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Don’t be afraid to spend the money

Derek was very careful about how he spent his money. His strategy was to spend as little as possible. Many times when he went to someone’s house for dinner he would not bring anything because he felt too much anxiety about buying a bottle of wine or cake for dessert. “I just couldn’t do it, and I thought no one cared or even noticed.”

At least that was until a friend confronted him. “You’re over here all the time for dinner, and you like to drink the wine. Can you start bringing some?”

This comment threw him into a panic. It appeared he was not getting away with it after all. Derek was so jarred he had to take a break from these dinners and collect himself. His embarrassment deepened when he learned that he’d been excluded from a separate dinner party because of it.

This is when he asked me for some advice. His tightfistedness was getting in the way of his life.

Faulty thinking

I asked Derek about his financial situation so we could figure out if his money concerns were real. He said he had enough money in the bank so that he did not actually have to worry about buying wine or occasional indulgences. His resistance to spending money appeared to be all in his head.

We needed to identify the money beliefs that were holding him back — because in order to let go of old beliefs, you have to know what they are. “Derek, what are your thoughts when the idea of buying wine, a dessert or even flowers comes up?” I asked.

After some thought, he replied:

“Wine is an extravagance. If others buy it, it’s their choice.

“If I spend money now, I may not have it when I need it later.”

When I asked him where those beliefs came from, he admitted he had inherited them from his parents. He had been carrying them around his whole life. But when he really thought about them, he realized they weren’t true at all.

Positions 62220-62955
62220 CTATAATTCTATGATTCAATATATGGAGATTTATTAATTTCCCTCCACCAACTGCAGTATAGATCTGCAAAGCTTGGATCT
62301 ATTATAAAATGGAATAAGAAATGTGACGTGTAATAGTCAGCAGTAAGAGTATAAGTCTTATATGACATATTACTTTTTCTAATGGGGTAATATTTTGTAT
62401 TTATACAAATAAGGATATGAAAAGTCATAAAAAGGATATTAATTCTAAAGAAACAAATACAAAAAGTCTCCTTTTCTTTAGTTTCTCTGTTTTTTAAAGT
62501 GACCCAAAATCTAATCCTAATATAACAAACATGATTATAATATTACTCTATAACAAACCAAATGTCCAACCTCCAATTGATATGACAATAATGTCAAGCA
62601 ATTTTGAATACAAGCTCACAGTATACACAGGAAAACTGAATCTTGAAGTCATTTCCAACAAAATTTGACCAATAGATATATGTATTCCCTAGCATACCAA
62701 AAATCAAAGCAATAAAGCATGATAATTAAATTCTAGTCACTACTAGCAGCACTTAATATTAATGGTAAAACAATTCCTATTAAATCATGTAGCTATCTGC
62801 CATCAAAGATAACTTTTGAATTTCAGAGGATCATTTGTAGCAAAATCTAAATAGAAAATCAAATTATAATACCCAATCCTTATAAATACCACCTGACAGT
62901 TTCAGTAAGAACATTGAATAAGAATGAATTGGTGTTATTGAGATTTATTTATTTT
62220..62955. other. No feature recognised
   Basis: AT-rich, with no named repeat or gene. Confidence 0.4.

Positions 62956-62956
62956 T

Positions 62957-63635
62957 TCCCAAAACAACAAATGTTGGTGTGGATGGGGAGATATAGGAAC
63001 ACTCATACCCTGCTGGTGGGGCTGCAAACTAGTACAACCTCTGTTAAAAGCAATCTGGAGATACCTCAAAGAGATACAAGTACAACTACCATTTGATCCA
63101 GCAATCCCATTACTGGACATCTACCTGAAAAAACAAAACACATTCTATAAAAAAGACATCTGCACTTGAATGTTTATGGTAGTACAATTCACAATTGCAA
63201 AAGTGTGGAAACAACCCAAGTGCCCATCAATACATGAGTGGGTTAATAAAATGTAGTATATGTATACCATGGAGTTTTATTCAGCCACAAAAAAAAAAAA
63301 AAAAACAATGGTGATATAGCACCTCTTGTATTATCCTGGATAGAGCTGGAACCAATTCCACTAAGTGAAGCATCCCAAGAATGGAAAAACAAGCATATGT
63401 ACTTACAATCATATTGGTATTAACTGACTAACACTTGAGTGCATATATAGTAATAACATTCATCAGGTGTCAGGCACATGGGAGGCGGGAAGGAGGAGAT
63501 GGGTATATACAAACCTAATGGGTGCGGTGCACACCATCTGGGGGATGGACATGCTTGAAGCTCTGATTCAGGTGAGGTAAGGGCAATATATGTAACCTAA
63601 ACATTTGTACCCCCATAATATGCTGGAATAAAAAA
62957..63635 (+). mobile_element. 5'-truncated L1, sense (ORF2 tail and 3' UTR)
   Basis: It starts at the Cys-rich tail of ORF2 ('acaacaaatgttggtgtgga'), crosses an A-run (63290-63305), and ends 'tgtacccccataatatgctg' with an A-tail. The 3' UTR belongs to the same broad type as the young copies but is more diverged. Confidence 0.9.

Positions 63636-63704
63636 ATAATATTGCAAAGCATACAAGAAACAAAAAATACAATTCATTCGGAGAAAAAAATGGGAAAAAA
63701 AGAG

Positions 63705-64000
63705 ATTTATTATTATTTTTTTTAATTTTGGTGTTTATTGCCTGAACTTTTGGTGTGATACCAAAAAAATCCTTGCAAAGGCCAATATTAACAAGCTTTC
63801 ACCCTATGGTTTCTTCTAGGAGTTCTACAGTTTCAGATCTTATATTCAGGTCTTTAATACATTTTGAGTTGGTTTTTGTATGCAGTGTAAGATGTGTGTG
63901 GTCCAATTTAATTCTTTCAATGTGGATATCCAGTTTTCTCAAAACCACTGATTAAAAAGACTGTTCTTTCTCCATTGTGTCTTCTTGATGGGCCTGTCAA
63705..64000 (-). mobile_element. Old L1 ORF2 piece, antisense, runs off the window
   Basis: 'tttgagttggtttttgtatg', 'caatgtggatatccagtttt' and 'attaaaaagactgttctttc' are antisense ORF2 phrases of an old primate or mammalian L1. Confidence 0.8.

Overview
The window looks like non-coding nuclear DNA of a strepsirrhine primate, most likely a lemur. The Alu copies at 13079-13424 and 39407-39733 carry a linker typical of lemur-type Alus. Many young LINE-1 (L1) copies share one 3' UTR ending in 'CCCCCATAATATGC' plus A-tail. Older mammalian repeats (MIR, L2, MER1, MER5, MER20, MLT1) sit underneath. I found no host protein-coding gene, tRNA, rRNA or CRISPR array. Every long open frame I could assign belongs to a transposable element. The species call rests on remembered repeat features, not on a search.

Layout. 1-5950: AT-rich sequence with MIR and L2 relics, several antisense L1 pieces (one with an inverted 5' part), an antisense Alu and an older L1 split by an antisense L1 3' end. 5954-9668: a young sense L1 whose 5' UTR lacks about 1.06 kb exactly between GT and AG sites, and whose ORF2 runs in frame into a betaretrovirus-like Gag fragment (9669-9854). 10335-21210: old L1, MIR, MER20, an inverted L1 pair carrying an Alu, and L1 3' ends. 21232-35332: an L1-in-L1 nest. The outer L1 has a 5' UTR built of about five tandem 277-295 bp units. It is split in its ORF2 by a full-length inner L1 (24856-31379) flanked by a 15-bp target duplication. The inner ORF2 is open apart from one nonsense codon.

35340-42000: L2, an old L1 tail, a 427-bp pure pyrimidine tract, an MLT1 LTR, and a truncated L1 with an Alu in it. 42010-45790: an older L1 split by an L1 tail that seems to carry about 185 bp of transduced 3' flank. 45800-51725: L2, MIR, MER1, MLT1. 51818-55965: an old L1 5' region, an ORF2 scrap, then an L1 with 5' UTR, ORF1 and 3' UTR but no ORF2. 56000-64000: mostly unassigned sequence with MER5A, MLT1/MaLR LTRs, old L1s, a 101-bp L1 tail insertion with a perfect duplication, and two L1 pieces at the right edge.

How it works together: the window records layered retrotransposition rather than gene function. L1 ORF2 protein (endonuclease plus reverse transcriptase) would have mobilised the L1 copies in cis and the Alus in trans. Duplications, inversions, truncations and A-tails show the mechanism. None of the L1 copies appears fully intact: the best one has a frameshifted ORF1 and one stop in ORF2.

New beliefs

In order to replace the outdated beliefs with ones that would work for him better, we came up with something more current and true:

“I have plenty of money, and I look forward to sharing some of it with my friends.

“As I spend money, it comes back to me in other ways.”

Derek liked how these sounded when he said them aloud, and I encouraged him to repeat them daily until there wasn’t a trace of his old thinking left.

In the meantime, Derek needed some actual practice spending money in ways he used to resist. I explained the gift bag trick. He was to take a specific sum of money — we agreed that $500 worked well for his budget — in $5 and $10 bills out of his bank account and put it in an envelope. This money was to be used for small purchases like a house gift, treating a friend to lunch, or buying coffee for coworkers. The goal was that he had to spend all of it in a year.

The practice worked perfectly because it gave him license to buy things that before, all his old beliefs told him were not OK. “It’s amazing, it was all in my head,” he later reported. “I felt a sense of joy when I went into the envelope and then showed up with a bottle of wine at dinner. Now I feel much more at ease about being generous with the people I care about.”

Brooke Loening is a life coach in Sharon who works with individuals, and runs weekly coaching groups on achieving growth in career, health and relationships. To make column suggestions, email him at bloening@snet.net.

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